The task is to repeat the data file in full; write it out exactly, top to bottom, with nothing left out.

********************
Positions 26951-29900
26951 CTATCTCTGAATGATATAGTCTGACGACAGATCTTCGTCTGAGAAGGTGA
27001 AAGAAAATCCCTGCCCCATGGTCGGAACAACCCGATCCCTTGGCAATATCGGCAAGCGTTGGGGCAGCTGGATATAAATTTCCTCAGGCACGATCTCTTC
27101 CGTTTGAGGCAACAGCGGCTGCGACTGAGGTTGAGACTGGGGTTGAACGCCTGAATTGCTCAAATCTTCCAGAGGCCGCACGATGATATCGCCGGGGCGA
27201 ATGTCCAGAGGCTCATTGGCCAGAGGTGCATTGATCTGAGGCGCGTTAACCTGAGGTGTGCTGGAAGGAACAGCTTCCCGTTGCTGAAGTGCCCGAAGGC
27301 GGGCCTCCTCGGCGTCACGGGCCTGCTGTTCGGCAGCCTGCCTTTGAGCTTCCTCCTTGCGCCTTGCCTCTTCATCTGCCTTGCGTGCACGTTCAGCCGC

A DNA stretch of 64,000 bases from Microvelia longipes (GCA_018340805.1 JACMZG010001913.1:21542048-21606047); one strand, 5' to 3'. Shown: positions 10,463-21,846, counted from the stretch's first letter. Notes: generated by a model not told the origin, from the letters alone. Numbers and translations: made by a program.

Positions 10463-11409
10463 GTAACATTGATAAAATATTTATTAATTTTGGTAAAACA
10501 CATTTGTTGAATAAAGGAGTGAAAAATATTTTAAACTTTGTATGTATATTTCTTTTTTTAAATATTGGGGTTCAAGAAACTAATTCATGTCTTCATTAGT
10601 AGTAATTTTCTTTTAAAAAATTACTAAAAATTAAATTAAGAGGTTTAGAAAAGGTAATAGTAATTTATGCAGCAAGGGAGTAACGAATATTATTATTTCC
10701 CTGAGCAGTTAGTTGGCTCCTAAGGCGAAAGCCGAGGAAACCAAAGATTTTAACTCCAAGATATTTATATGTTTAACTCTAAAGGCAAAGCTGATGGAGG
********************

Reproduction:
Positions 26951-29900
26951 CTATCTCTGAATGATATAGTCTGACGACAGATCTTCGTCTGAGAAGGTGA
27001 AAGAAAATCCCTGCCCCATGGTCGGAACAACCCGATCCCTTGGCAATATCGGCAAGCGTTGGGGCAGCTGGATATAAATTTCCTCAGGCACGATCTCTTC
27101 CGTTTGAGGCAACAGCGGCTGCGACTGAGGTTGAGACTGGGGTTGAACGCCTGAATTGCTCAAATCTTCCAGAGGCCGCACGATGATATCGCCGGGGCGA
27201 ATGTCCAGAGGCTCATTGGCCAGAGGTGCATTGATCTGAGGCGCGTTAACCTGAGGTGTGCTGGAAGGAACAGCTTCCCGTTGCTGAAGTGCCCGAAGGC
27301 GGGCCTCCTCGGCGTCACGGGCCTGCTGTTCGGCAGCCTGCCTTTGAGCTTCCTCCTTGCGCCTTGCCTCTTCATCTGCCTTGCGTGCACGTTCAGCCGC

A DNA stretch of 64,000 bases from Microvelia longipes (GCA_018340805.1 JACMZG010001913.1:21542048-21606047); one strand, 5' to 3'. Shown: positions 10,463-21,846, counted from the stretch's first letter. Notes: generated by a model not told the origin, from the letters alone. Numbers and translations: made by a program.

Positions 10463-11409
10463 GTAACATTGATAAAATATTTATTAATTTTGGTAAAACA
10501 CATTTGTTGAATAAAGGAGTGAAAAATATTTTAAACTTTGTATGTATATTTCTTTTTTTAAATATTGGGGTTCAAGAAACTAATTCATGTCTTCATTAGT
10601 AGTAATTTTCTTTTAAAAAATTACTAAAAATTAAATTAAGAGGTTTAGAAAAGGTAATAGTAATTTATGCAGCAAGGGAGTAACGAATATTATTATTTCC
10701 CTGAGCAGTTAGTTGGCTCCTAAGGCGAAAGCCGAGGAAACCAAAGATTTTAACTCCAAGATATTTATATGTTTAACTCTAAAGGCAAAGCTGATGGAGG